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A CurtainUp Review
The Birds
By Charles Wright

... your average gull is big! Four or five or six pounds in weight coming straight down out of the sky, easily reaching speeds of 40 miles an hour, can cause a tremendous amount of damage ... — Voice on the radio in Conor McPherson's The Birds.
The Birds
Tony Naumovski as Nat and Antoinette LaVecchia as Diane in Conor McPherson's The Birds. (Photo credit: Carol Rosegg)
The tiny Theater C at 59E59 quivers with angst as the Canadian troupe Birdland Theatre offers New York an overdue premiere of Conor McPherson's 2009 adaptation of Daphne du Maurier's short story The Birds.

Birdland, which presented Brendan Gall's interesting if misbegotten Wide Awake Hearts at 59E59 in January, now divides its focus between New York and Toronto. For this second New York engagement (part of Origin's 1st Irish Festival 2016), Stefan Dzeparoski, Birdland's Resident Director, has selected a compelling script that's well suited to the three company members cast in the play's four roles.

First published in 1953, du Maurier's story concerns Nat Hocken, a World War Two veteran, his wife, and two small children struggling to protect themselves and their Cornish homestead during a bizarre natural crisis. Birds — "crows, sea birds, robins, sparrows!" — are proliferating and turning vicious. Arriving in droves with the incoming tide, they attack humans with lethal beaks and talons; and, as time goes on, the marauding flocks are joined by larger, more powerful birds — seagulls, buzzards, hawks, kestrels, and falcons.

Du Maurier's apocalyptic tale has long been overshadowed by Alfred Hitchcock's 1963 film in which Tippi Hedren contends with avian menace against a Technicolor backdrop of northern California. In their adaptation, Hitchcock and his screenwriter, Evan Hunter, not only transferred the action to America but also jettisoned du Maurier's characters and the details of her plot.

McPherson's drama, like the movie, features characters different from those in the story. But the stage play owes nothing to Hitchcock or Hunter. The Birds, as reimagined by McPherson and Birdland, pays homage to du Maurier in tone, atmosphere and overall effect.

McPherson made his name as author of one-person plays such as The Good Thief, and multi-character dramas that rely heavily on monologues, such as the psychological thriller Shining City (for review of last summer's revival with Matthew Broderick by New York's Irish Repertory Theatre go here ). In The Birds, the playwright has replaced du Maurier's Hocken family with Nat (Tony Naumovski) and Diane (Antoinette LaVecchia), both middle-aged and single, who meet in the course of the avian crisis and do their neurotic best to forge a supportive relationship in a deserted New England farmhouse. After a time, they're joined by the younger Julia (Mia Hutchinson-Shaw), whose constant presence and erotic provocation exacerbate the tension in an already agitated situation.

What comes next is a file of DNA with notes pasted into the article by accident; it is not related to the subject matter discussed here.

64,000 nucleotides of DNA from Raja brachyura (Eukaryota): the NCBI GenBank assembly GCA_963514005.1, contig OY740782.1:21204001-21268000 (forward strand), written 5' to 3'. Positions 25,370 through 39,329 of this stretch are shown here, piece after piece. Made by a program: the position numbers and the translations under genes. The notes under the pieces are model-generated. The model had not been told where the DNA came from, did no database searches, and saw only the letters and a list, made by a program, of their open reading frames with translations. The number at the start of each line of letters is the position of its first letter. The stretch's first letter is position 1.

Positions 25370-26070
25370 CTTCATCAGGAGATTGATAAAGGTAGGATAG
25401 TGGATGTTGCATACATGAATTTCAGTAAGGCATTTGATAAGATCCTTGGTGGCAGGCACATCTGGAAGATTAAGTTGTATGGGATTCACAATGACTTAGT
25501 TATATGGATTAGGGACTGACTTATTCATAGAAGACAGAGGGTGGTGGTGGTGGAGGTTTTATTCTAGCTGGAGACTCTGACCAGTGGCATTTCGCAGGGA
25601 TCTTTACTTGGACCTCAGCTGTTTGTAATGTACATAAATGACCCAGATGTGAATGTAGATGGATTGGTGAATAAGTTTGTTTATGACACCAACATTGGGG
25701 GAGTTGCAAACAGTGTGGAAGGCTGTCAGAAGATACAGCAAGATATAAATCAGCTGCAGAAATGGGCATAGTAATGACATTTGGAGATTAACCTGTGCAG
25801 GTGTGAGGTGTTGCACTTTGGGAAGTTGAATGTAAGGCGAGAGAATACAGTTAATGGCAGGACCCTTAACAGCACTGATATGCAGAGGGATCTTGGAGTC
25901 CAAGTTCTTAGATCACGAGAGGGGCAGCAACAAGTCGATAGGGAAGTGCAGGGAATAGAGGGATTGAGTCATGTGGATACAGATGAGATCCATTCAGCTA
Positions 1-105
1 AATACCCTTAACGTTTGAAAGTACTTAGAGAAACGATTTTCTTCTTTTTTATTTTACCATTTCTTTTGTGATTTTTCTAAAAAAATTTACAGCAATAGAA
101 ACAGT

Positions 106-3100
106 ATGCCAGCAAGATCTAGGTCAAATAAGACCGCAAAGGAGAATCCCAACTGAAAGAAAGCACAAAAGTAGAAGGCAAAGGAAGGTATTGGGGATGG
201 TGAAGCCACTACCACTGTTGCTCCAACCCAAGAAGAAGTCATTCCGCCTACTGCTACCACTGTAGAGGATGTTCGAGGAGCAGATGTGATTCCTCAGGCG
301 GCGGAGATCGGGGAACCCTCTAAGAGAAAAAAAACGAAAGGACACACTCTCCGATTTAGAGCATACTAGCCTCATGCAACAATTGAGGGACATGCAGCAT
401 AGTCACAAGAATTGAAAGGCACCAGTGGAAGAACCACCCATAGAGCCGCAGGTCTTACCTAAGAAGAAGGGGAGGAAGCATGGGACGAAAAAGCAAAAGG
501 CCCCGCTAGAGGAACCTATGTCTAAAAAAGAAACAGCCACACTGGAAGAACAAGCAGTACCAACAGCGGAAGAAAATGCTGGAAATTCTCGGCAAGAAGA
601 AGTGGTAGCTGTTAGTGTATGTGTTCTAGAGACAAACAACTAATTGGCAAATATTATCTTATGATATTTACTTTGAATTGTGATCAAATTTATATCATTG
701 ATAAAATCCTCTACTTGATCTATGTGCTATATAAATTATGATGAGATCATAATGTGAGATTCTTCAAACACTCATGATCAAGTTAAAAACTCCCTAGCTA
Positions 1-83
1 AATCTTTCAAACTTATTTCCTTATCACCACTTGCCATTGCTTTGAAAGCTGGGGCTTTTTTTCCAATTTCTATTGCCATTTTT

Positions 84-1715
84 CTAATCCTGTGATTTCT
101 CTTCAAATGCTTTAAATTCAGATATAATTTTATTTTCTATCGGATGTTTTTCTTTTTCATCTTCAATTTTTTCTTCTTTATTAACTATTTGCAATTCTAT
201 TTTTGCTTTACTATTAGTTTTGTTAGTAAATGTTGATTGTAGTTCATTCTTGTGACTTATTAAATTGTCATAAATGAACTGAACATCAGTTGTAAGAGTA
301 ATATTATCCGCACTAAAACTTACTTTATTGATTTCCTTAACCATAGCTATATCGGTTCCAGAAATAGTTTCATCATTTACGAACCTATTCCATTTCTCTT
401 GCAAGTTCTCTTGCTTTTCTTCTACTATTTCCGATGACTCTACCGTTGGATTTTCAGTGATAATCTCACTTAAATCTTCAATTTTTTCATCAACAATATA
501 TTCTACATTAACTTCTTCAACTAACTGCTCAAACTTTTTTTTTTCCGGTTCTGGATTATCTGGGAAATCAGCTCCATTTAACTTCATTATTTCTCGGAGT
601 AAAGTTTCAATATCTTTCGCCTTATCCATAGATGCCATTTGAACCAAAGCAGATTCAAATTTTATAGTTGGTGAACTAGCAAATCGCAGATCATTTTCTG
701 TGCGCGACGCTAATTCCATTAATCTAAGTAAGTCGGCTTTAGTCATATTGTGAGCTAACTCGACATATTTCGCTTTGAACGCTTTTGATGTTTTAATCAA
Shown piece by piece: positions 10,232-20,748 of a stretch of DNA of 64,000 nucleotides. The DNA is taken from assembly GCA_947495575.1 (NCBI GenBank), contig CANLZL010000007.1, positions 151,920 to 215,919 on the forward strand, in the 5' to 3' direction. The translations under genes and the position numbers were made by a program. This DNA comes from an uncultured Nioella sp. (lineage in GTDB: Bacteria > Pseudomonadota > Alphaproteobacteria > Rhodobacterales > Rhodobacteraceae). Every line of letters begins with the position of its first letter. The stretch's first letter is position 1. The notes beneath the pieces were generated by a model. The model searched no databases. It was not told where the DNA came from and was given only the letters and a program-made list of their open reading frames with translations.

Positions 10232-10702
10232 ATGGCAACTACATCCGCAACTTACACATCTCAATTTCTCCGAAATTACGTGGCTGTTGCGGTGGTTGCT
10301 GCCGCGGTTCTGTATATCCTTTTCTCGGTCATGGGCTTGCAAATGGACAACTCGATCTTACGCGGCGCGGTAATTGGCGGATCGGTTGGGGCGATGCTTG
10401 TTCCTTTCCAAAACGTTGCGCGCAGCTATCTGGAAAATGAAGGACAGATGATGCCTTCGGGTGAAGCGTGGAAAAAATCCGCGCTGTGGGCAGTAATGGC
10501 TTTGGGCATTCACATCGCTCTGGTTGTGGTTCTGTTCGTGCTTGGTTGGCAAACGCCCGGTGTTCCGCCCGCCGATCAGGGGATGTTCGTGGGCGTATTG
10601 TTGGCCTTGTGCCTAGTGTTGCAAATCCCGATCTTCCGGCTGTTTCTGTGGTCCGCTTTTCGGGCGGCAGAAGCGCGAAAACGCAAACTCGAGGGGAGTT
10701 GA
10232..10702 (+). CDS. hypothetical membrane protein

Director Dzeparoski and scenic designer Konstantin Roth take advantage of every inch of performing space in the pocket-sized Theater C. Roth's set is simple and stark, and serves as a fine screen for video projections by David J. Palmer. Those projections, though eye-appealing, are more interesting than effective; and they're visible in differing degrees to spectators in the four sections of seating. Ien Denio's sound design, with its garbled radio signals and cacophony of wind, storm, and flapping wings, is unsettling — an ideal soundtrack to the anxious doings on stage.

The three actors handle with aplomb the challenges of performing in the round. The space limitations of miniscule black box space, places the performers even closer to the audience than usually anticipated in arena staging. This physical intimacy draws the spectator especially near (and almost into) the dramatic conflict; and it heightens the production's sense of apocalyptic horror to an unsettling degree.

Sixty-three years ago, Du Maurier created an us-versus-them tale that captured the anxious expectations of the Cold War culture of her era. McPherson's new, triangular narrative reflects the fragmented fears of latter day perils such as random acts of terrorism, climate change, and emergent viruses. What's on display at 59E59 is an intriguing amalgam of the late English novelist and her 21st century interpreter.

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The Birds by Conor McPherson
From the short story by Daphne DuMaurier
Directed by Stefan Dzeparoski Mia Hutchinson-Shaw (Julia); Antoinette LaVecchia (Diane); Tony Naumovski (Nat)
Set Designer: Konstantin Roth
Video Designer: David J. Palmer
Costume Designer: Kate R. Mincer
Lighting Designer: Kia Rogers
Sound Designer: Ien Denio
Stage Manager: Robert Neapolitan
Running Time: 90 minutes, no intermission
Produced by Birdland Theatre at 59E59 Theaters 59 East 59th Street
Tuesday to Thursday at 7:30 pm; Friday and Saturday at 8:30 pm; and Sunday at 3:30 pm (no performances Wednesday September 21 and 28 or Friday, September 23 and 30)
From 9/9/16; opened 9/15/16; closing 10/1/16
Reviewed by Charles Wright at press performance on September 11, 2016

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